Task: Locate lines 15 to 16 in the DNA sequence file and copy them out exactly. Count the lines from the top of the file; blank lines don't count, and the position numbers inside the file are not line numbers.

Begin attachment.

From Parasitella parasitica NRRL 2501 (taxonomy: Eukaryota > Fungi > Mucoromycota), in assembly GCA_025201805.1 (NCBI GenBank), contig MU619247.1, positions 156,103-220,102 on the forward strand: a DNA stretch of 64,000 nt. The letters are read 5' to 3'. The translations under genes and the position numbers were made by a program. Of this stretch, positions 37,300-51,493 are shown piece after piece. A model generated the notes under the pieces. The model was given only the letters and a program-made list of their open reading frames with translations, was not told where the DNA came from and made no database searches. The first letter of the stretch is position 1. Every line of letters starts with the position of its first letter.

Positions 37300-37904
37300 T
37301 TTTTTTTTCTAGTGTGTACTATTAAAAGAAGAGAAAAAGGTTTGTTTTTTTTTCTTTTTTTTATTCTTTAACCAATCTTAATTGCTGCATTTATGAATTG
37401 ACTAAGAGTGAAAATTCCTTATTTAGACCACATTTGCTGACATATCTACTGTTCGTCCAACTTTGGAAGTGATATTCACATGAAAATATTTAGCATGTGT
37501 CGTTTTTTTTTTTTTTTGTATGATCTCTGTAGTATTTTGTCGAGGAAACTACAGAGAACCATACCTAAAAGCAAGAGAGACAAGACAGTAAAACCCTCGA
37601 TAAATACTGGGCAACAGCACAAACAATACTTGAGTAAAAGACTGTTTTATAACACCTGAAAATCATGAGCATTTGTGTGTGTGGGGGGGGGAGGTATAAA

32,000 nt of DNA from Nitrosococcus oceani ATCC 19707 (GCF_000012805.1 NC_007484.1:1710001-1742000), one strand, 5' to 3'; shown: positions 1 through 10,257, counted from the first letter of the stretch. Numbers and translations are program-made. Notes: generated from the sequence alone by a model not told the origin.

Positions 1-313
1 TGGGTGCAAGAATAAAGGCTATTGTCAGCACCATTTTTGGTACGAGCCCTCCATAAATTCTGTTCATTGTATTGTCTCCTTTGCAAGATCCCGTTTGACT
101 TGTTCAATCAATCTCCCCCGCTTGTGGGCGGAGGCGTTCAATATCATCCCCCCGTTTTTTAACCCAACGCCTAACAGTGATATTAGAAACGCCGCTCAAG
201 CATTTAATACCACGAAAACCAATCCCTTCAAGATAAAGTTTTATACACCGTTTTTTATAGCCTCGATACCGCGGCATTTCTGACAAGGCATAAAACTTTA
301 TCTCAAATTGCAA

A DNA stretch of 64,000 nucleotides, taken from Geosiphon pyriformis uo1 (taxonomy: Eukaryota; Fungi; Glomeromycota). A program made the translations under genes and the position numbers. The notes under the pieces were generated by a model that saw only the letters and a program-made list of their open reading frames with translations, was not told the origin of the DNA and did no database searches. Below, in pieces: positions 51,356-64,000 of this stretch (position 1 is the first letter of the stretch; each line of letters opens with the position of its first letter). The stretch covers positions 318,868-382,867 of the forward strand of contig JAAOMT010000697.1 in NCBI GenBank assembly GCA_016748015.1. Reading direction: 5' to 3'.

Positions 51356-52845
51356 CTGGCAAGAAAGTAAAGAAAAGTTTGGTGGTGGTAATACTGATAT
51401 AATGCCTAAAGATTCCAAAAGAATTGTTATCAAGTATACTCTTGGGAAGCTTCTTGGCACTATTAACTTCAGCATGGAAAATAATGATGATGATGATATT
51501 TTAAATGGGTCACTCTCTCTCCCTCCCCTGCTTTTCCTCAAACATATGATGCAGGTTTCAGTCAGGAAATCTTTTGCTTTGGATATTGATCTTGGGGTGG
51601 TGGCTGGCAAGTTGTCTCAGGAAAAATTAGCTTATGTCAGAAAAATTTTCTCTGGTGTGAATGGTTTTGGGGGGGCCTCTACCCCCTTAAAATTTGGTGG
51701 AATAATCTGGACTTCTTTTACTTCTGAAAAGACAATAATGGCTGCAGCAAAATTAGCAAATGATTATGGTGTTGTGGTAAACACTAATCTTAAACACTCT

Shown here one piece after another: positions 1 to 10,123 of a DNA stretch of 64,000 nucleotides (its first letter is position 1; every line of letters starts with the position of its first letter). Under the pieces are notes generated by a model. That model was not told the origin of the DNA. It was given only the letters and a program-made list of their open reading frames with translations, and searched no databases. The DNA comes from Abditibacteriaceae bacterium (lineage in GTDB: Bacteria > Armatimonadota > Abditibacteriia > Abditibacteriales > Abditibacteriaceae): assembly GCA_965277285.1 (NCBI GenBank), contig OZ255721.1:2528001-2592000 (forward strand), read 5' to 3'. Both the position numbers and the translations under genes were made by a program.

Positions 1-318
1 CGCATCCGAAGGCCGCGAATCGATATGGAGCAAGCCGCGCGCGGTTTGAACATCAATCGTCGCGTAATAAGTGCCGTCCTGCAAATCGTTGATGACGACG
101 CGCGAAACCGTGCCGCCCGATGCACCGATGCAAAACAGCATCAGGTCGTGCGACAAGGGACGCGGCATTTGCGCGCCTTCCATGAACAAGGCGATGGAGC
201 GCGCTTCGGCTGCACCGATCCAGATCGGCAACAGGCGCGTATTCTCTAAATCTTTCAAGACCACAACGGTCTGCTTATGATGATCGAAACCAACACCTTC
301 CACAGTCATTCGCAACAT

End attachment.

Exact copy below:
Positions 51356-52845
51356 CTGGCAAGAAAGTAAAGAAAAGTTTGGTGGTGGTAATACTGATAT